Russian space of affiliations: between East and West

As a result of the information gathered from the WoS CC database, to each author we can assign a numerical code \(\xi\), and \(\eta\) is a numerical code that corresponds to each paper. Thus, \(\xi\) is a unique identifier of an author, and \(\eta\) is a unique identifier (or ID) of a paper, respectively.

The first object encountered in the SISM model is the space of elementary outcomes, or partons. Generally, it is a non-empty set \(\Omega\), whose elements \(\omega \in \Omega\) are partons, or sample points. Obviously, the specification characterizing a parton \(\omega\) can, e.g., be: ‘the paper ID \(\eta _{i}\), the author ID \(\xi _{j}\), with Russian and German affiliation’. Roughly speaking, the value of \(\omega\) attached to a paper is what we call the parton, the description of one of the authors of this paper at the adopted level.

In the framework of probability theory, an event of affiliations corresponds to a set of partons, i.e. any subset \(A\subseteq \Omega\) is called an event of affiliations. If we define, e.g., the parton \(\omega\) with Russian and German affiliation, it makes sense to ask whether \(\omega \in A\), and to assign a certain probability
$$\begin{aligned} \hat{\mathrm {P}}_{n}(A) = \frac{\nu (A)}{n} \end{aligned}$$
to the event of affiliations \(A\). Here \(\nu (A)\) is the number of the partons which belong to \(A\). The empirical distribution function is defined as \(\hat{F}_{n}(x) = \hat{\mathrm {P}}_{n}\bigl ((-\infty , x)\bigr )\). Choosing certain double affiliation (i.e. Russia and given country), we can describe SISM to given country by an empirical distribution function \(\hat{F}_{n}^{(i)}(x)\).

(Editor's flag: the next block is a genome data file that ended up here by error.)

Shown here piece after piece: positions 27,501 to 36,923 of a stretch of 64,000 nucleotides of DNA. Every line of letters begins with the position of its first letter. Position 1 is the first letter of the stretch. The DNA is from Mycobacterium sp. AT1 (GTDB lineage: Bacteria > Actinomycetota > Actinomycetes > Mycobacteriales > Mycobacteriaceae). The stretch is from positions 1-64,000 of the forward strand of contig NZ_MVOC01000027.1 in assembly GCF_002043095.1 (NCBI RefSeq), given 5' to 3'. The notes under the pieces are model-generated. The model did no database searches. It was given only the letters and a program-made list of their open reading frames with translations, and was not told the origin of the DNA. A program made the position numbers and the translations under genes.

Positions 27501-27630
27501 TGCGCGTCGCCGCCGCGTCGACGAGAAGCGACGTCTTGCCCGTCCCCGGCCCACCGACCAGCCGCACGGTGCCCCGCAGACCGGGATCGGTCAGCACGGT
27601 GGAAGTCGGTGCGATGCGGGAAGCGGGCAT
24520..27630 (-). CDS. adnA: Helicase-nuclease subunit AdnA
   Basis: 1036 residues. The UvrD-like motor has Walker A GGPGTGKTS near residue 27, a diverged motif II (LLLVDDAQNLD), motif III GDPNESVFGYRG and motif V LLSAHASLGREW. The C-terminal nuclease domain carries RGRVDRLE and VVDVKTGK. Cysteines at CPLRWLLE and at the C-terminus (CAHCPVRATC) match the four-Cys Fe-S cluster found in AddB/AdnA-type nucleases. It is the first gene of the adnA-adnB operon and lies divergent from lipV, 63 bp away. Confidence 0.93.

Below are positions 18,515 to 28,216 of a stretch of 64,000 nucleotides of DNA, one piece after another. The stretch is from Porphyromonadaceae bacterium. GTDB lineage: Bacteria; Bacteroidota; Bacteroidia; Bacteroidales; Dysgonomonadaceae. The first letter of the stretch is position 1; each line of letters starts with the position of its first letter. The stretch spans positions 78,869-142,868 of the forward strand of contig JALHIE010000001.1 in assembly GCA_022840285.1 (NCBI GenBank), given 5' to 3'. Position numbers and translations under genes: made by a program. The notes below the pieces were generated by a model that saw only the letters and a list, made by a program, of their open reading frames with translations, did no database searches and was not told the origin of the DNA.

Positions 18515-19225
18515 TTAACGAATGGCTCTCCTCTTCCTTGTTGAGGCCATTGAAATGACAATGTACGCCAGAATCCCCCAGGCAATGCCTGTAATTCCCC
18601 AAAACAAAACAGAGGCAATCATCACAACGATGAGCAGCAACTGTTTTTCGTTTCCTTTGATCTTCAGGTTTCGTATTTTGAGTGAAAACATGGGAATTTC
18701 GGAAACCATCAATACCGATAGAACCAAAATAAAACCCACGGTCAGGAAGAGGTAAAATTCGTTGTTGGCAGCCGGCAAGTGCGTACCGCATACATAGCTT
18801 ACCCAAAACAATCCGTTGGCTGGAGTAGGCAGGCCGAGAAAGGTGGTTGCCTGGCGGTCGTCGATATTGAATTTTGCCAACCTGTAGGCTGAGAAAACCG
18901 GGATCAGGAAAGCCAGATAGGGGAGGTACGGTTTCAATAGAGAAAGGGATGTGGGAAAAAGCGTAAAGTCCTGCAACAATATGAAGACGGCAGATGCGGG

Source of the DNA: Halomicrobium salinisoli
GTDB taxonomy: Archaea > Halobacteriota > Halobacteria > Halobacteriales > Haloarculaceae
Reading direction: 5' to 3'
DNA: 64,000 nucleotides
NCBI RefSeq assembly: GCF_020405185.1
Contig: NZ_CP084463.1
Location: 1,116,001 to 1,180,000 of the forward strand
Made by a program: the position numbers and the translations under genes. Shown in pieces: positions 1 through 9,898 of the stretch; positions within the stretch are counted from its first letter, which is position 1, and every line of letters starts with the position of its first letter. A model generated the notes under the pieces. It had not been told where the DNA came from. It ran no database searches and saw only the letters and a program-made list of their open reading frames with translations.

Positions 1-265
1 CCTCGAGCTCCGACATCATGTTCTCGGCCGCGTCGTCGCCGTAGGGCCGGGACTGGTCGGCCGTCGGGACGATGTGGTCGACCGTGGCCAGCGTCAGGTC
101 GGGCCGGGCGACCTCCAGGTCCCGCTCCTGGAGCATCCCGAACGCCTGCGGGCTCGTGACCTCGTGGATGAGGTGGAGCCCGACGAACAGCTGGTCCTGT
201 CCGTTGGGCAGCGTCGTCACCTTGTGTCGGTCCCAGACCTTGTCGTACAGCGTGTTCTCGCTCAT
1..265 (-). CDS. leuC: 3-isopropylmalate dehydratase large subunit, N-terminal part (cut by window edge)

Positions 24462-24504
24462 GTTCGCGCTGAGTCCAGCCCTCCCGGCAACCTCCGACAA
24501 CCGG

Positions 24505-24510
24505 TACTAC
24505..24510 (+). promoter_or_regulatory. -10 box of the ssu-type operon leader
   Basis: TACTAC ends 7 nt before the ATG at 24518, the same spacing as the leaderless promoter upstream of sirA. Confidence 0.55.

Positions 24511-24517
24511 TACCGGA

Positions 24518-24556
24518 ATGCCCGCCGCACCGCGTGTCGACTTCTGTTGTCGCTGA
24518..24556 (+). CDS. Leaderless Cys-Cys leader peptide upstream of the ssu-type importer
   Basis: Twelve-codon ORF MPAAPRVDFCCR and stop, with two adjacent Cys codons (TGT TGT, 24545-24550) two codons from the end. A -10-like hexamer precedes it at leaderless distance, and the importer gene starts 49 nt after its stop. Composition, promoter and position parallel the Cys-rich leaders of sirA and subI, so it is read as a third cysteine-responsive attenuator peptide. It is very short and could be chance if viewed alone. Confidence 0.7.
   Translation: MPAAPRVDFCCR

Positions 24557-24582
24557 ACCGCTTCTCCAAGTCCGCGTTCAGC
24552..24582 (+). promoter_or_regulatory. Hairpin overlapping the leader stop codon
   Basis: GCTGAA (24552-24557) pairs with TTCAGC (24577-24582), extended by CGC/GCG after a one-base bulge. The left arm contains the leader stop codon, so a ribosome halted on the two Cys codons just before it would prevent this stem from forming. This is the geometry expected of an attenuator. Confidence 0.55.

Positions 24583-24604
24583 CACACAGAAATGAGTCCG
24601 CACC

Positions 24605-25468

We consider the subspace \(D_{e}\) of the Skorokhod space [see details in Jacod and Shiryaev 2003] containing all bounded empirical distribution functions. We can to provide the space \(D_{e}\) with the Kolmogorov metric Rachev et al. (2013)
$$\begin{aligned} \varrho \left( \hat{F}_{n}^{(i)}(x), \hat{F}_{m}^{(j)}(x)\right) = \sup _{x}\left| \hat{F}_{n}^{(i)}(x) - \hat{F}_{m}^{(j)}(x) \right| . \end{aligned}$$
(1)
Furthermore, consider the matrix \(R\) of pairwise distances Eq. (1), in the space \(D_{e}\), between the \(55\) countries
$$\begin{aligned} R = \left( \varrho _{ij} \right) _{i,j = 1}^{i,j = 55}, \end{aligned}$$
(2)